16. Well, now there's a claim that the photo existed before the Earhart flight, contrary to what I'd read and posted above. This one sounds more credible because there's supposedly supporting evidence in the Japanese "national library", whatever that is. http://www.newser.com/story/245577/new-amelia-earhart-theory-might-be-crushed.html Blogger Might've Crushed Amelia Earhart Theory "...it took only minutes to find [the photo featured in the recent History documentary] in the archives of Japan's national library. In what may be the final nail in the coffin for the much-debated theory, Yamano says the same photo shown in the documentary was published in a travel book about the South Seas in October 1935—two years before Earhart vanished." John
  17. As I understand it from what I read earlier, there were four wide-body airliners waiting on the parallel taxiway for their turn on the runway. After Air Canada went around one of them told the tower that Air Canada passed directly over him. Of course, unlike Harrison Ford, he didn't actually land on the taxiway, but still pretty much the same scenario. John
  18. I saw another article that claims most aboard (other than the aircrew) were elite USMC special forces types and one Navy Corpsman, going to the west coast for some purpose. Their equipment included some "munitions", enough to be on pallets and the presence of that material along with fuel made the site of the main wreckage potentially hazardous. There's no detail on the nature of the stores aboard but the article suggested that the quantity was more than trivial. Interestingly, there's a suggestion that the possibility of some of the load shifting is being looked into - no word whether that's simply one plausible scenario being looked at or if there's some evidence to suggest that might be a cause. John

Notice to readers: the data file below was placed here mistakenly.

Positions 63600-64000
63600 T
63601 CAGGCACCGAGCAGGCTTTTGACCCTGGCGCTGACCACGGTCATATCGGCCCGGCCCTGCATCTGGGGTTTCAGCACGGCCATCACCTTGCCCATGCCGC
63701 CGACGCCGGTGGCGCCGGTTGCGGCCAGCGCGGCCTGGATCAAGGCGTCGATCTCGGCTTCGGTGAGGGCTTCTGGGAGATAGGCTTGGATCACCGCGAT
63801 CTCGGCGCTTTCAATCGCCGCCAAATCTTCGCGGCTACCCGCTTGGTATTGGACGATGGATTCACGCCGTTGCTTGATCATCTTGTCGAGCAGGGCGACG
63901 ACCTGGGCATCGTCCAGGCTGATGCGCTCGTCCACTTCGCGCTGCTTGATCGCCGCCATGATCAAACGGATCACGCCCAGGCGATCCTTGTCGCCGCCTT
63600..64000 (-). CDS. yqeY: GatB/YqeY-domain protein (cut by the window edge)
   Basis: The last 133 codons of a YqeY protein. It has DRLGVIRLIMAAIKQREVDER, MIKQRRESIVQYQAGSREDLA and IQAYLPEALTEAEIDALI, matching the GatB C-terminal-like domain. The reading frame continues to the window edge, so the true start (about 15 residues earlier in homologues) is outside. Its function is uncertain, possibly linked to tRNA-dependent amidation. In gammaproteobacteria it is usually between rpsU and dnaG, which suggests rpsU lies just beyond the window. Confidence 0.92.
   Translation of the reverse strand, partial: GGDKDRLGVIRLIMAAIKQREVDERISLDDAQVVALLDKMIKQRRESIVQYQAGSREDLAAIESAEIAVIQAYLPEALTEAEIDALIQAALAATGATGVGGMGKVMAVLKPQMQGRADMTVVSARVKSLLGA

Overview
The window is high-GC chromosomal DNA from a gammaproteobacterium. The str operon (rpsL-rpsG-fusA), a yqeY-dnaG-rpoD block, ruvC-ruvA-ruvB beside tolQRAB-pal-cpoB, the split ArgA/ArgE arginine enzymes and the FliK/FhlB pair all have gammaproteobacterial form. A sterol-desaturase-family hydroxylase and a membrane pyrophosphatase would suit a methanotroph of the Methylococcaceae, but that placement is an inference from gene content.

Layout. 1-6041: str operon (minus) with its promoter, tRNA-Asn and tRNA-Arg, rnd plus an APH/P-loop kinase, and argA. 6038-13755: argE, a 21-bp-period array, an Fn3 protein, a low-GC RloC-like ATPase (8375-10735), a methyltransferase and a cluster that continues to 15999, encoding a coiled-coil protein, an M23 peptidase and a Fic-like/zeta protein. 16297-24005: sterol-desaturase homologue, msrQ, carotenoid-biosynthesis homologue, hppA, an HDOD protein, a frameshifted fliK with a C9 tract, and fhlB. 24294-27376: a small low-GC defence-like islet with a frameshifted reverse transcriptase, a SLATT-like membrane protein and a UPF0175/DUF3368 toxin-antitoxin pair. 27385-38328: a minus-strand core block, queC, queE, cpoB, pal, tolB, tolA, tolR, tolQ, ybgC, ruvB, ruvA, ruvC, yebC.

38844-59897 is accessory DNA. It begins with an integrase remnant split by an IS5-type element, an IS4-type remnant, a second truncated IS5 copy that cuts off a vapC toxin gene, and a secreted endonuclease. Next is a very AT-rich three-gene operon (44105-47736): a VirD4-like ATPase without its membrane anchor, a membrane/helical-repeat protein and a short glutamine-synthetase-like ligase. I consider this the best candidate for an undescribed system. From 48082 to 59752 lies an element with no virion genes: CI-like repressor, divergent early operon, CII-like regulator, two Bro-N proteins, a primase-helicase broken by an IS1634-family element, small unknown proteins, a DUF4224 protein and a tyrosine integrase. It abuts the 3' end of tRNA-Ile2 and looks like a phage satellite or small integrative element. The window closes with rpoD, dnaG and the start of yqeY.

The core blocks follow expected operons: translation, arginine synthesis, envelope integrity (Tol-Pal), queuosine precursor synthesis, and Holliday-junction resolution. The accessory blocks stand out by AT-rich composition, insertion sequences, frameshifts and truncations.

19. http://www.tennessean.com/story/news/local/2017/07/10/plane-crashes-leflore-county/466582001/ Not much info except that the AC was home-based at Cherry Point MCAS, in North Carolina and apparently had a serious problem at a fairly high altitude. I saw one report that wreckage is scattered over a 5 mile area, suggesting a mid-air breakup. The last contact with ATC was reported to have been at 20,000'. Fortunately, no one on the ground was hurt, or at least none reported so far. John
  20. ...and another version of that one - - - There are 10 kinds of people - those who understand binary and those who don't. John
  21. Thanks, Matt. Seems everyone likes shark pics, even phony ones. OK, guys, try this one...
  22. On the math theme, from Allard's Laws of Power Plant Maintenance... Constants aren't; variables don't. ...and... Pi are ROUND. Cornbread are square. John
  23. That's my "I don't get ulcers - I give them!" look. John
  24. In another fifteen seconds, you'll see a sidewheeler up on plane, with twin rooster tails. John